|February 8th, 2008||#1|
The paranormal silent type
Join Date: Jan 2004
Location: Where you least expect
Jean-Marie Le Pen (France)
Le Pen found guilty of Holocaust denial
By Henry Samuel in Paris
Last Updated: 8:16pm GMT 08/02/2008
Disgraced French far-Right leader Jean-Marie Le Pen was given a three-month suspended sentence on Friday for calling the Nazi occupation of France "not particularly inhuman".
The 79-year-old founder of the National Front party, not present for the verdict in a Paris court, was found guilty of denying a crime against humanity and complicity in condoning war crimes, both violations of France's Holocaust denial legislation.
Jean-Marie Le Pen with his daughter, Marine Le Pen
Mr Le Pen was also fined 10,000 euros. His lawyer said he would appeal against the sentence, which was below the five months called for by the prosecution.
The charges relate to comments Mr Le Pen made in an interview with far-Right Rivarol magazine in 2005.
The court said Mr Le Pen had sought to "instill doubt" about Nazi persecution of Resistance members and Jews and their deportation.
It also ruled that he had "re-written history" to present the Gestapo in a favourable light, while making no mention of its crimes when referring to a 1944 massacre in the town of Villeneuve d'Ascq.
"The court reproaches my client for not talking about certain episodes. That is impossible to defend," Mr Le Pen's lawyer, Walleyrand de Saint Juste, told The Daily Telegraph.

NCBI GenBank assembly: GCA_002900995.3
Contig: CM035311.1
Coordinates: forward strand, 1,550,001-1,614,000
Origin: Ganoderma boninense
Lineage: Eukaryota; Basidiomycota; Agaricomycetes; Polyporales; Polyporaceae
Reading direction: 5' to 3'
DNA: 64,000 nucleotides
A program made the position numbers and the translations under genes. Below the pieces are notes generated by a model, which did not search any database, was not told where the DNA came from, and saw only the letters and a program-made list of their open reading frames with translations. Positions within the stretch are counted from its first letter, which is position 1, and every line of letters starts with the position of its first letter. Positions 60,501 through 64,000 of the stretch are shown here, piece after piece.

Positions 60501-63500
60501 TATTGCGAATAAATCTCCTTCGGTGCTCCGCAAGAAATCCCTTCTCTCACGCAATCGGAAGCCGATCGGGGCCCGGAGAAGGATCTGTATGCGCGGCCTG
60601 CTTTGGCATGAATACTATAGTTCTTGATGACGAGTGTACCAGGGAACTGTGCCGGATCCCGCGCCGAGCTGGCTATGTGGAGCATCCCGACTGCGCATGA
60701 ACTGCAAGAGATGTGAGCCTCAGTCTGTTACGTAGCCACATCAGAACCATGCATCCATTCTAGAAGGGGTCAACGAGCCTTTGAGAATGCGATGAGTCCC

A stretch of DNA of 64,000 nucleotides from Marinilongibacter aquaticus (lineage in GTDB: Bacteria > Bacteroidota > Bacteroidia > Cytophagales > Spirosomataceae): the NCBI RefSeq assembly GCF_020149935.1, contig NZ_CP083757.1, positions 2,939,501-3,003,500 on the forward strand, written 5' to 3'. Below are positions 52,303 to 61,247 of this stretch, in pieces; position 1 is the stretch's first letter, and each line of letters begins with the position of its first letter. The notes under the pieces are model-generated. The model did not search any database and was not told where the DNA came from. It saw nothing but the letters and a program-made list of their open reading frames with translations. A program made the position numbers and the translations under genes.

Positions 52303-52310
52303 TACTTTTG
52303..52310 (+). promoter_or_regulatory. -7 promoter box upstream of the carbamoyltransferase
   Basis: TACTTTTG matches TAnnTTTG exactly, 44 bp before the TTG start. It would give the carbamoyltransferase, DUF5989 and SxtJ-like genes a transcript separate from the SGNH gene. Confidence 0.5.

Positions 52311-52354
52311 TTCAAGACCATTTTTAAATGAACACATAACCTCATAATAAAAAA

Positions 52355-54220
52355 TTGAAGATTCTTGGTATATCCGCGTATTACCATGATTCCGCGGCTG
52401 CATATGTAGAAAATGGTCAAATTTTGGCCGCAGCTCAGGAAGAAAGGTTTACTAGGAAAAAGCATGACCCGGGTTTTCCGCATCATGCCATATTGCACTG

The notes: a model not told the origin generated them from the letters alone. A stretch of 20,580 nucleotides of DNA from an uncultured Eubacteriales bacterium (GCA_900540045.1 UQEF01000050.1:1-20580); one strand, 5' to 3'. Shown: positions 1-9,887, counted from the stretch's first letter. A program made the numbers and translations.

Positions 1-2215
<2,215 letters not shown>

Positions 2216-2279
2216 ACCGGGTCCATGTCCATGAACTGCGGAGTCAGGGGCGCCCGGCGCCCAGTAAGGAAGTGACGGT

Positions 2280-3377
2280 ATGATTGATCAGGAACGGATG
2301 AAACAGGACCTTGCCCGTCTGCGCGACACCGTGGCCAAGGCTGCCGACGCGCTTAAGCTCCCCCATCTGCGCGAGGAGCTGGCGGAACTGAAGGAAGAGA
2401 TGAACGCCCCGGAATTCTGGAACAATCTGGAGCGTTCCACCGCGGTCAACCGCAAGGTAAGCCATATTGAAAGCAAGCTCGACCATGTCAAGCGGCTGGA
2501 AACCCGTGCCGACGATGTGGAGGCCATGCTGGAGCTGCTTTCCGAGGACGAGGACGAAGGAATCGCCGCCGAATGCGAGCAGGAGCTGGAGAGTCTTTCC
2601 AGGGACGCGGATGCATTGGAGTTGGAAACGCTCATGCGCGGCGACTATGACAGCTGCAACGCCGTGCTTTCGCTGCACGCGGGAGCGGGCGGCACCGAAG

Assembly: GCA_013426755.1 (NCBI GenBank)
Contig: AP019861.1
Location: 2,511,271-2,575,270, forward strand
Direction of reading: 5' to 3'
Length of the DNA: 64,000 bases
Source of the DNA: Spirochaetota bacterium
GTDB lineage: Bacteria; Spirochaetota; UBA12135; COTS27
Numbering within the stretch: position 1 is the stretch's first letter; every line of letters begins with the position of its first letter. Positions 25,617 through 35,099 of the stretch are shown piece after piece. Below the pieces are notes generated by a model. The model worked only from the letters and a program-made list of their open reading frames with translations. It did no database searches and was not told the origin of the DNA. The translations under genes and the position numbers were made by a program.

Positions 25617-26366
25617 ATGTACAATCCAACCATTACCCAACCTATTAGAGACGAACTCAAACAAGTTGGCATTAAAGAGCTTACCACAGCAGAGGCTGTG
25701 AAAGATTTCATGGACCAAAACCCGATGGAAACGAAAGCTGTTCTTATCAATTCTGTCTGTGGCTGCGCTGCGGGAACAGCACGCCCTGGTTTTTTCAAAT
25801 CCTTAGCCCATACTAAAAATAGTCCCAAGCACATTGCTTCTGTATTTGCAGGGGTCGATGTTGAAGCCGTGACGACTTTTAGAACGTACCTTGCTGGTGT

The veteran leader has been convicted of several other controversial outbursts, but anti-racism organisation MRAP praised the "very heavy" sentence, saying it was very rare to convict someone via the press.
A journalist at Rivarol and the newspaper's head received fines. All three were ordered to pay a symbolic euro to the Sons and Daughters of French Jews association.
The verdict comes as the National Front, which Mr Le Pen will lead for another three years, is facing political and final meltdown.
After coming close to winning the presidency in 2002, when he came a surprise second to Jacques Chirac, Mr Le Pen suffered a drubbing last year, when a large chunk of National Front voters jumped ship to support Nicolas Sarkozy.
They were swayed by the current president's tough stance on law and order, immigration and the need to defend French "national identity".
With a massive drop in state subsidies, the National Front has been forced to sell its long-standing headquarters, known as Le Paquebot (the steamship) on the southwestern outskirts of Paris.
A spokesman said that it would likely finalise a sale next month for the property valued at around 20 million euros, but that the party had "balanced its books".
The National Front is facing a new drubbing in next month's municipal elections, with only Mr Le Pen's daughter and likely political heir, Marine, in with a chance of becoming mayor in the depressed northern town of Hénin-Beaumont.
However, a recent poll last month showed that National Front voters are turning away from Mr Sarkozy in droves.
Last May, 88 per cent supported him for his "anti-establishment" popularism.
That figure has fallen to 43 per cent, with many appalled at his glitzy style and support of "the powerful against the poor", according to one pollster.
Miss Le Pen warned that waning support for Mr Sarkozy would not automatically help her party, but that she hoped that municipal elections would be a "first step" in rebuilding the decimated party.
Last edited by Alex Linder; February 8th, 2008 at 05:54 PM.